3. What are the specific steps you will take in order to implement the needs of the community related to institutional expansion (Harvard, BC)?

    Response: I am the only candidate with a proven track record of successfully representing and protecting the community from the negative consequences of institutional expansion. For more than a decade, I have developed important relationships with Boston College, Boston University, Harvard University, St. Elizabeth’s, Genzyme, WGBH and other institutions and large companies. These relationships are essential to my effective advocacy and negotiations on behalf of the community. Our neighborhoods continue to face serious threats and now more than ever we need a City Councilor with experience – someone who knows how to voice our concerns in a way that will get things done.

    Specifically, leveraging my experiences and relationships, I will promote transparency and ensure accountability during all planning and development phases. The fact remains that Boston College and Harvard own land in and abutting Allston-Brighton. As long as their proposed development complies with zoning laws and regulations, they will build and develop this property. To assert that a City Councilor has the power or ability to prevent these institutions from “legal” development is naive and unrealistic.

    Rather, as City Councilor, I will be a strong voice for residents and a tough negotiator. As I have already done, I will be effective by convincing Boston College, Harvard and others that they also have a strong interest in protecting and serving the well-being of Allston-Brighton. For example, one position I will take is to negotiate to prevent dormitories from being built on recently acquired property.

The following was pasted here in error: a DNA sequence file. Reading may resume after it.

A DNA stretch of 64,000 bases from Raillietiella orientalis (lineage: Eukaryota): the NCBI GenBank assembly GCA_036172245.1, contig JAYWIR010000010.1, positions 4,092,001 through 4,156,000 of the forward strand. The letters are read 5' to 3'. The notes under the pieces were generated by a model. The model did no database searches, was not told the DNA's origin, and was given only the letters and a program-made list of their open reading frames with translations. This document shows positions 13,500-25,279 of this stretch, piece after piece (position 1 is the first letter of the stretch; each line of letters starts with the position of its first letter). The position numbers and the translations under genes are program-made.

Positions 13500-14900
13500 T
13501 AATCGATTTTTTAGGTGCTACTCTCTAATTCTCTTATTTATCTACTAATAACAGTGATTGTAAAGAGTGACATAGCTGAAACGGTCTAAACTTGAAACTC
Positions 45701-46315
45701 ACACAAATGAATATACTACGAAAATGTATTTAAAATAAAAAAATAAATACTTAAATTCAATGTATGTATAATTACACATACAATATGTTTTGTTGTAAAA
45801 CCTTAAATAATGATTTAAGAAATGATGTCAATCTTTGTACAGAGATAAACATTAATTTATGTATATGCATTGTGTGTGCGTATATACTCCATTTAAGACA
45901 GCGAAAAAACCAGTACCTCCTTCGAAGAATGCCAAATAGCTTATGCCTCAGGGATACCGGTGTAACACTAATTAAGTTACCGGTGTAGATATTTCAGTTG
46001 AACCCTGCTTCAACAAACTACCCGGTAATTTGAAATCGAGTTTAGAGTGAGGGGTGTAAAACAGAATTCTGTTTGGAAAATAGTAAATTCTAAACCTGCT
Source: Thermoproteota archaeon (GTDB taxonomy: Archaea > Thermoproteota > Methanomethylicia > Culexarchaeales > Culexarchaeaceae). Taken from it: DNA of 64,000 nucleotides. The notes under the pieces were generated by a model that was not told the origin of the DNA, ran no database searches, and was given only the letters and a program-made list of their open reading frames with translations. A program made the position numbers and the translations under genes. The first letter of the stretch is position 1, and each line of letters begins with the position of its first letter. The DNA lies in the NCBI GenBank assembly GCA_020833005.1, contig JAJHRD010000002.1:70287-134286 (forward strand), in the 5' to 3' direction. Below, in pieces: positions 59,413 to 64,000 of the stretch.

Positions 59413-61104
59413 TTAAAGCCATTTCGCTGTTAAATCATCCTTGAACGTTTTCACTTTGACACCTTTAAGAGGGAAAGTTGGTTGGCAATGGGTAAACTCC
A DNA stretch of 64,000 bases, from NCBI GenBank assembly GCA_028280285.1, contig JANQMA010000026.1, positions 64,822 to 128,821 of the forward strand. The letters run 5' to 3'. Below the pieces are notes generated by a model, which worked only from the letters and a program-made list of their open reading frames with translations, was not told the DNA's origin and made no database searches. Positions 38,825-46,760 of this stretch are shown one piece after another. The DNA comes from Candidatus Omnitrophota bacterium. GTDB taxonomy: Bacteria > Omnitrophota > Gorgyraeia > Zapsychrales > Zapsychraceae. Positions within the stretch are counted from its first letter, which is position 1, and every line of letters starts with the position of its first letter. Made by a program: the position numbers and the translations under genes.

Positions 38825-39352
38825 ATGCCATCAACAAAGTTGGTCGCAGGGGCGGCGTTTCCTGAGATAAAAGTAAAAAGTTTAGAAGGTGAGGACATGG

As City Councilor I will continue to actively bring our community’s voices to all tables and will appoint and reappoint only respected, committed and engaged members to task forces, boards, advisory groups and committees charged with advocating on our behalf.

  4. Do you support the goal that BC build dormitories for their juniors on the main campus and therefore eliminate undergraduate student rentals on neighborhood streets? If so, what steps would you take to accomplish this?

    Response: Boston College has recently acquired more than 64 acres from the Archdiocese of Boston and much of that land directly abuts neighborhoods. Therefore, the building of student dorms “on” BC-owned land is not necessarily the answer to the problems we experience.